U.S. Department of Health releases guidance on “Long COVID” as disability under ADA
BIRMINGHAM, Ala. (WBRC) - The U.S. Department of Health and the U.S. Justice Department has issued new guidance for COVID-long haulers, noting the lingering symptoms could potentially meet the requirements of a disability.
The guidance comes as the agency noted a rise in people experiencing COVID symptoms months after they have tested negative. Researchers estimate about 10 percent of COVID patients become long haulers.
The new guidance explains long COVID could be a disability under the Americans with Disabilities Act if the condition substantially limits one or more major life activities.
“The Americans with Disabilities Act is very complicated and a nuanced law. It calls for more than a thumbs up or thumbs down analysis,” said Allen D. Arnold, Employment Attorney, “I don’t want anyone hearing this report to think ‘I’m protected’ - it doesn’t work like that.”
Employment Attorney Allen Arnold looked over the guidance Wednesday noting it’s limitation.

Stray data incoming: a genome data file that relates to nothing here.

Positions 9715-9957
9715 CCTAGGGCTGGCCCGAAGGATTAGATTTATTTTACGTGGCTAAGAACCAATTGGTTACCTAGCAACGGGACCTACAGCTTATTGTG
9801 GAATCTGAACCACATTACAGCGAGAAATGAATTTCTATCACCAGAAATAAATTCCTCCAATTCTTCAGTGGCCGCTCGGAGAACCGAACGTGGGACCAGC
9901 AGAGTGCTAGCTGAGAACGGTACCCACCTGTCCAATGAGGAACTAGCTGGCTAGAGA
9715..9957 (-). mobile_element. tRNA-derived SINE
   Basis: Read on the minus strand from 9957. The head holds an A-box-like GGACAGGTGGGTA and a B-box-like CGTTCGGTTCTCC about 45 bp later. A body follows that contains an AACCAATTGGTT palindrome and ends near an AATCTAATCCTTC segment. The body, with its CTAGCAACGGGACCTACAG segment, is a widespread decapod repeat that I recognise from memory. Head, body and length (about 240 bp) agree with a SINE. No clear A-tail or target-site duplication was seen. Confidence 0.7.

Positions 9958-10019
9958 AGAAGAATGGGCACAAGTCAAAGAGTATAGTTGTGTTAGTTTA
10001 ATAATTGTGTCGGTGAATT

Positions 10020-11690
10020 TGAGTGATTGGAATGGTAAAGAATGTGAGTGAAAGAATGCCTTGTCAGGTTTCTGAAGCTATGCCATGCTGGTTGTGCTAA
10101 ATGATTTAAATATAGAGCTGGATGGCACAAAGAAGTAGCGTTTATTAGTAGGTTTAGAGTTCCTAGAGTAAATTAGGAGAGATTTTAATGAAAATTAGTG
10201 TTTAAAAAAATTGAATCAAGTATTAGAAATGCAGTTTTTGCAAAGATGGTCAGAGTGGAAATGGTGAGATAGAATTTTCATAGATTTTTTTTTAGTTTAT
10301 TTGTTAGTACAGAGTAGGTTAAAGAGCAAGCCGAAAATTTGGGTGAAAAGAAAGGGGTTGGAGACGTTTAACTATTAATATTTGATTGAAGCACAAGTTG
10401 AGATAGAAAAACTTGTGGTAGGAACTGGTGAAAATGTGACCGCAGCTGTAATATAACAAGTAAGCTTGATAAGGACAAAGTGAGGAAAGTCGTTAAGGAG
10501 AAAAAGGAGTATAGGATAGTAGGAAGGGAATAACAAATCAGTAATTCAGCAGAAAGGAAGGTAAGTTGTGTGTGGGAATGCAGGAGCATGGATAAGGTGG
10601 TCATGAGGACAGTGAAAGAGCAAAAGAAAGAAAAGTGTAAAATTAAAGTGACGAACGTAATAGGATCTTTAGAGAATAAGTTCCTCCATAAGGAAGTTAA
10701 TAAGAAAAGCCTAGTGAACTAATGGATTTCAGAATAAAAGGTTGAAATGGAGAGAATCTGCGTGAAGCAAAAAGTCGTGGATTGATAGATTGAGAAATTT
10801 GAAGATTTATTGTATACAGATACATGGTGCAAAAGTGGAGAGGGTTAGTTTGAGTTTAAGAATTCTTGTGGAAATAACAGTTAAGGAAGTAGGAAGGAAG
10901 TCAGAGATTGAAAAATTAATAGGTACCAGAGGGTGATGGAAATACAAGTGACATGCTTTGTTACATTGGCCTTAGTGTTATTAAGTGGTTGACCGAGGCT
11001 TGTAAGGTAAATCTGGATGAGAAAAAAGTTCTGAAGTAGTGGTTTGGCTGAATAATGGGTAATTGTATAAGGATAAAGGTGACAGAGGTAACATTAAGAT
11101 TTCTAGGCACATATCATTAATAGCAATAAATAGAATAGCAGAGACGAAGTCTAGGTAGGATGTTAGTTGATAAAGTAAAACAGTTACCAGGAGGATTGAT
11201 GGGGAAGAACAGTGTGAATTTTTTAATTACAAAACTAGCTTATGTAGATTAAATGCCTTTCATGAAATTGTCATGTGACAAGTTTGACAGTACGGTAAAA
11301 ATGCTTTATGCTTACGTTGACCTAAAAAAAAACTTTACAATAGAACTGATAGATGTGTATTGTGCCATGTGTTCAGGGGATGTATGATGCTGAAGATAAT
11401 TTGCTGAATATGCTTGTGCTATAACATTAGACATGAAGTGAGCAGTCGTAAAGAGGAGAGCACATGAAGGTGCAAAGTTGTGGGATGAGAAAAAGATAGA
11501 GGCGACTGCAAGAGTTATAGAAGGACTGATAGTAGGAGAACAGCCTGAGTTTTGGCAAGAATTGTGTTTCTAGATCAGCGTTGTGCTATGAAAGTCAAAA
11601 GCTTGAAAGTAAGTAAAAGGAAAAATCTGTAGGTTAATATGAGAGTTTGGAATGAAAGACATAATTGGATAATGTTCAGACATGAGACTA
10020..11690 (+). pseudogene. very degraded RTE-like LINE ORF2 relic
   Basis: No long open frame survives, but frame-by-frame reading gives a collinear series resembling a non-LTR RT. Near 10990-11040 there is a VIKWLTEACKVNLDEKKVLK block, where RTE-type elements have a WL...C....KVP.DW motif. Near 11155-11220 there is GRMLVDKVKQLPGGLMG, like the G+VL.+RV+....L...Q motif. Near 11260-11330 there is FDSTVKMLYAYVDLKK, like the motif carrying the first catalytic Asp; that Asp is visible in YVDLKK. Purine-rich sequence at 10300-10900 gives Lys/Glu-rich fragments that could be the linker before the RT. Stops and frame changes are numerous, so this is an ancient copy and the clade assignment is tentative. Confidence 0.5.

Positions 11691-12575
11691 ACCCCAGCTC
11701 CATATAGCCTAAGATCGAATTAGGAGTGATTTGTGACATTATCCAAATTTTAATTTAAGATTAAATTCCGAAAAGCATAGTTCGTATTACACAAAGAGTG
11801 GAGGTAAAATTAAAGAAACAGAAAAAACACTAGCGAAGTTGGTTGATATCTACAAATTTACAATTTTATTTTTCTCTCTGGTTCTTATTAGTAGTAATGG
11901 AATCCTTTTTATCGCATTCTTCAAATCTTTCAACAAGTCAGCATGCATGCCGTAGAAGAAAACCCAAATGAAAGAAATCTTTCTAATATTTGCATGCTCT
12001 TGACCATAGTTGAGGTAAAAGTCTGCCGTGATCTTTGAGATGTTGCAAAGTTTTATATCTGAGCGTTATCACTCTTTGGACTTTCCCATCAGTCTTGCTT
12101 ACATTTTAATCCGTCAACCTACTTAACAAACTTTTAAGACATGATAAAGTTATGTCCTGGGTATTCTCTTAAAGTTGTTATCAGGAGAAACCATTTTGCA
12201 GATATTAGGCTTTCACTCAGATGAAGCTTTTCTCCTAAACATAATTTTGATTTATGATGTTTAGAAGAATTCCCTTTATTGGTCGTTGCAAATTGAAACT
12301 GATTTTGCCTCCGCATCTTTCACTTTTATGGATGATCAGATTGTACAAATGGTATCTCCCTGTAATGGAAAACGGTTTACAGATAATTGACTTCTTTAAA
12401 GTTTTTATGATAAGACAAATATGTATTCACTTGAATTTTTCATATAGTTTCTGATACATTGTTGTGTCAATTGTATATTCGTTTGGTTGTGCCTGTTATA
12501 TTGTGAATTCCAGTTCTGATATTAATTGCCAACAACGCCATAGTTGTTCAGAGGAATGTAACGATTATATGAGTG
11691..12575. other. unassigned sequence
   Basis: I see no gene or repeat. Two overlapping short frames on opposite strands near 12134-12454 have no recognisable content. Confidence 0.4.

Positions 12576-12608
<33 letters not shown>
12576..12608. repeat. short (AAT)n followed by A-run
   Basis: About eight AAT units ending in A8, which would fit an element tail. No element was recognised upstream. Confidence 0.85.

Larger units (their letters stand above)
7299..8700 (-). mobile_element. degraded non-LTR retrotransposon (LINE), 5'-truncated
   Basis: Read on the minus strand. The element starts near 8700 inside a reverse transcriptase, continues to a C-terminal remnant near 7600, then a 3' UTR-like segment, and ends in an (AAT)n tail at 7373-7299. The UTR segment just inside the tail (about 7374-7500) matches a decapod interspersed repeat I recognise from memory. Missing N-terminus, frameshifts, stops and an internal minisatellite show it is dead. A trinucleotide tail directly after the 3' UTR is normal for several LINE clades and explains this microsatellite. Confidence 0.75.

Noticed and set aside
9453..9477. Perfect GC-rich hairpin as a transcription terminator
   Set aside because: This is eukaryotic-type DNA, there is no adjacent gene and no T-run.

“Department of Justice issued an opinion July 26th that specifically does not oversee or govern private employers,” said Arnold.
The guidance does note that businesses, state, or local governments may have to make accommodations for long haulers, including giving a student additional time to take a test if they have brain fog or a business allowing a long hauler to sit while waiting for service instead of standing.
Arnold says even though it doesn’t include work guidance, it could be a helpful start in conversations with your boss.
“If anything, it gives a solid footing for long COVID victims to say I’m not making this up. The U.S. government says this is real,” said Arnold.
If you’re a long hauler, it’s been suggested to talk with your doctor first and document what you’ve been experiencing and have an open conversation with your boss about what you may need to do the job.
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